The work of W.G. Sebald, occupied by the minute description of the passage of time and the way it dissolves lives into disappearance, is also based on a similar strategy of legitimizing fantastic content by presenting it in realistic form. The events that occupy his stories never unfold in real time, but are protected from accountability by the imperfections that characterize the hearsay quality of our own memories. It is perhaps exact to say that when we remember something that happened to us in the past, we are experiencing someone else's memories. Memories are always contaminated by emotion, oblivion and melancholy, the non-fiction pretense of Sebald's style is articulated in the stories of diverse witnesses that recount their experiences to the narrator in a variety of situations, but also by the inclusion in the narrative of a series of somewhat taciturn photographic images that in their apparent ordinariness, certify the truth of the events being related. This is of course a very ingenious trick. I can imagine Sebald collecting suggestive images on the basis of which, in a reversed process of creation, a plot will later be devised.

Spending time in Rome with the American Academy's Rome Prize is an experience vividly marked by its own finiteness. The prize is given for a limited period of time and then, whatever it is that one does with one's life afterwards, the gift of time in Rome ends and one returns to New York or San Francisco to pick up where one left off a year ago, or at least to try to. As a Fellow of the American Academy, I think my task will be to remember, to bring back with me a bit of Rome to be inspired by in the future. If that could be the case, how should I now live my time in Rome to make it amenable to the mysterious mechanisms of voluntary and involuntary memory? How do I fight my preemptive war with oblivion to maximize my chances of remembering?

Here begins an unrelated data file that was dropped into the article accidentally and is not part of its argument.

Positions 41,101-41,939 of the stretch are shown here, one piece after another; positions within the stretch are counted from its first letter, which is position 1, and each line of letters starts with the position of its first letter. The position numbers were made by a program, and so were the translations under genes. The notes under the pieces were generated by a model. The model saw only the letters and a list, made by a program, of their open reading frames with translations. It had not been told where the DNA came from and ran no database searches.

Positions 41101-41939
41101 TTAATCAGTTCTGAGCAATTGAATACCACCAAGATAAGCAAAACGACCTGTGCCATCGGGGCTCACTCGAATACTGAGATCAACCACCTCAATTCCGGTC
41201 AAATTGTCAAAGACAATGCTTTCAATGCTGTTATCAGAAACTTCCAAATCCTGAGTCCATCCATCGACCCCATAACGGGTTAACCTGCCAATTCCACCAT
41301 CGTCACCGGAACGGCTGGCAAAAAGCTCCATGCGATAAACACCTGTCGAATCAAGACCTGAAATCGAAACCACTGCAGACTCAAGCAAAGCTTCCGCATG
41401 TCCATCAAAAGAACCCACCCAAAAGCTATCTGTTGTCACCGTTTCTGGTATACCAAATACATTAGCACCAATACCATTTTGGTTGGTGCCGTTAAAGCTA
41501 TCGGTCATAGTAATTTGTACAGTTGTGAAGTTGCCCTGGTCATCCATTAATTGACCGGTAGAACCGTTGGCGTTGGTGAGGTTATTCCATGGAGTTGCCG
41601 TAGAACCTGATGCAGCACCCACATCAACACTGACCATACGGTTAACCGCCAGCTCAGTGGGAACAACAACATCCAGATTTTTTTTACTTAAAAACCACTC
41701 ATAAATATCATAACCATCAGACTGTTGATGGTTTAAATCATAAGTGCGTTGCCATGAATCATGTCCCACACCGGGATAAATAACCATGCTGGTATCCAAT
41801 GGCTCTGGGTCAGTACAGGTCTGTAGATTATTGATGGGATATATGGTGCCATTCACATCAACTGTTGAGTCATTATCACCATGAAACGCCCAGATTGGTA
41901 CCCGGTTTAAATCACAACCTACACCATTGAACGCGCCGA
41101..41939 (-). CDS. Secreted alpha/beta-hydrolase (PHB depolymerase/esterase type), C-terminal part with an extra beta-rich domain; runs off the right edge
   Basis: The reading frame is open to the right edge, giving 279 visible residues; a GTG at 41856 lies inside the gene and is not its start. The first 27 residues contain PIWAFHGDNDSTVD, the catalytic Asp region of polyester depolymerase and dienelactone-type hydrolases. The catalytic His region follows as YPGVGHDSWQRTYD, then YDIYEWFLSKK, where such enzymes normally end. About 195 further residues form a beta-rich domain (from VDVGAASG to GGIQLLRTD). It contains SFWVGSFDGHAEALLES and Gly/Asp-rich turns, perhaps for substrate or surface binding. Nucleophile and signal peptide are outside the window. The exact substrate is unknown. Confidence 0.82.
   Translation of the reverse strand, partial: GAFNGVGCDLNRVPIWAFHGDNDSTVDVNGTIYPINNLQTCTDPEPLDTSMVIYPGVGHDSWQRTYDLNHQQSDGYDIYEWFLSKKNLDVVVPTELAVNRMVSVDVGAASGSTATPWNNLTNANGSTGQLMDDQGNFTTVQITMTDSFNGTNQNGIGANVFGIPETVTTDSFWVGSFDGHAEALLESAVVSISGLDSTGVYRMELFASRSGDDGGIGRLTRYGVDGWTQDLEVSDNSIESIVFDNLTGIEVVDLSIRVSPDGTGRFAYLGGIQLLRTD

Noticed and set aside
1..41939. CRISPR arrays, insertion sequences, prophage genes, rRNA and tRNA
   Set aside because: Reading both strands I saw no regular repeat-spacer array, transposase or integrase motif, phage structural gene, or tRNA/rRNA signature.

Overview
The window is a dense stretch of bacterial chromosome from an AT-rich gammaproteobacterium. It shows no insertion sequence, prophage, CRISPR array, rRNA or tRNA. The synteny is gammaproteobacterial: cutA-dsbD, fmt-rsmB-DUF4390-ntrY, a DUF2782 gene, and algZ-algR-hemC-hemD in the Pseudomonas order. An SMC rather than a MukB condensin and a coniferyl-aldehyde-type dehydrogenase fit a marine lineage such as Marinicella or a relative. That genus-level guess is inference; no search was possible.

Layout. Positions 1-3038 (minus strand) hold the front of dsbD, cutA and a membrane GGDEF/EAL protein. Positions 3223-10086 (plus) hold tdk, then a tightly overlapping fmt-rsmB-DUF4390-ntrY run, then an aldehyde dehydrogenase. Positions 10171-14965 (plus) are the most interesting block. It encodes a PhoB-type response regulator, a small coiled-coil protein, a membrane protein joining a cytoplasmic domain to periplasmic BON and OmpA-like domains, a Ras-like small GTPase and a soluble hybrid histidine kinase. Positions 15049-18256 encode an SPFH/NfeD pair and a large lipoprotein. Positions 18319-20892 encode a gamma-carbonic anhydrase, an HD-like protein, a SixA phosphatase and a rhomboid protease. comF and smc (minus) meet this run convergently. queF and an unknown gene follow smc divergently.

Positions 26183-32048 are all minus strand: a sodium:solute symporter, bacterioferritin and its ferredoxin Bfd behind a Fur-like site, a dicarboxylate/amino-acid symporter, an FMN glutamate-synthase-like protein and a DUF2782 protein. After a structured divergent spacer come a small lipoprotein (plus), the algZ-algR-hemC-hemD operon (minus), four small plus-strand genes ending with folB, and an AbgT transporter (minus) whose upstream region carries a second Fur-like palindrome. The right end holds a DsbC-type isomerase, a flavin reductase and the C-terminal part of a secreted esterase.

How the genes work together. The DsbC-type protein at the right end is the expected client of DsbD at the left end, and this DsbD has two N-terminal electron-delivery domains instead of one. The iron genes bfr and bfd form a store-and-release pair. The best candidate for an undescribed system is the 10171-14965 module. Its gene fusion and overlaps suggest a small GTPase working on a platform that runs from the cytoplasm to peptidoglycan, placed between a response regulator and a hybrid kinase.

I think I would prefer to remember not with the antiquarian spirit that tries to obsessively separate what really happened from what was merely imagined. I would prefer to remember imaginatively, focusing memory not so much on the object or the situation but instead on its possible significance, in the way in which it can affect my future once Rome has become part of my past.

I can imagine the American Academy Fellows occupied in a daily coming and going through the streets of Rome collecting images as if to assemble a story by Sebald. A fantastic story that could or could not have happened to them but that can perhaps capture a piece of their truth in the imagination. Anguished, they try to find efficient ways to work that allow them to do more, to see more, but are again and again defeated in advance by the obvious inexhaustibility of the city. We all try to move fast, but I have noticed in myself a propensity to quickly forget what I have learned in a hurry, and leaving photography to the tourist, I have resolved to record my experiences in drawing, a comparatively slow and imprecise method.

Drawing can help focus imagination in the detail that will thus become memorable, and I am thinking of the drawings attempted in Rome as anti-snapshots, as tools that, operating in slow-motion, can capture and give staying power to a few places, buildings, landscapes and details.

Perhaps, once I am back in New York, I will study my own drawings in depth and remember this or that Roman experience. But life is short. How many times will I get the chance to do that? Three or four times? Ten times maybe? I feel inclined to think that whatever value these drawings might have, does not reside in the drawings themselves but in the experience of having attempted them. They are just tools for the construction of memories, not valuable in themselves and only useful to help fight the speedy passage of time.

3 April 2013
Pablo Castro



The Invisible Hammer